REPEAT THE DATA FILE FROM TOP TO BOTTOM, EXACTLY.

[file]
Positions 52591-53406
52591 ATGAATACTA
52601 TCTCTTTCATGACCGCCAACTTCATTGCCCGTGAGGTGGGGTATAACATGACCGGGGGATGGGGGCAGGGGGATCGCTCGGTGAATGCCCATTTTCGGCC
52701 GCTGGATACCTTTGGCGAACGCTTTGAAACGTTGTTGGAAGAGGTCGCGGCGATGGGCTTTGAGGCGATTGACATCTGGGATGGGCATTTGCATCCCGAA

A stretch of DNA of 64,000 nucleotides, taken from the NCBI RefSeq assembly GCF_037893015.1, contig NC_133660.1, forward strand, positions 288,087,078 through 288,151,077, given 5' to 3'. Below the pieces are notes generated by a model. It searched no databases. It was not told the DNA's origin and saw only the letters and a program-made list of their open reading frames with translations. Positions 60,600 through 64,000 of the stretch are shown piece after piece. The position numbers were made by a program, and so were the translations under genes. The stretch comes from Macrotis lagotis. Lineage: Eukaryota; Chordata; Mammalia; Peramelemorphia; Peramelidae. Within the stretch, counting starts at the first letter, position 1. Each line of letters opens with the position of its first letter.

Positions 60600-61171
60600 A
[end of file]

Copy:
Positions 52591-53406
52591 ATGAATACTA
52601 TCTCTTTCATGACCGCCAACTTCATTGCCCGTGAGGTGGGGTATAACATGACCGGGGGATGGGGGCAGGGGGATCGCTCGGTGAATGCCCATTTTCGGCC
52701 GCTGGATACCTTTGGCGAACGCTTTGAAACGTTGTTGGAAGAGGTCGCGGCGATGGGCTTTGAGGCGATTGACATCTGGGATGGGCATTTGCATCCCGAA

A stretch of DNA of 64,000 nucleotides, taken from the NCBI RefSeq assembly GCF_037893015.1, contig NC_133660.1, forward strand, positions 288,087,078 through 288,151,077, given 5' to 3'. Below the pieces are notes generated by a model. It searched no databases. It was not told the DNA's origin and saw only the letters and a program-made list of their open reading frames with translations. Positions 60,600 through 64,000 of the stretch are shown piece after piece. The position numbers were made by a program, and so were the translations under genes. The stretch comes from Macrotis lagotis. Lineage: Eukaryota; Chordata; Mammalia; Peramelemorphia; Peramelidae. Within the stretch, counting starts at the first letter, position 1. Each line of letters opens with the position of its first letter.

Positions 60600-61171
60600 A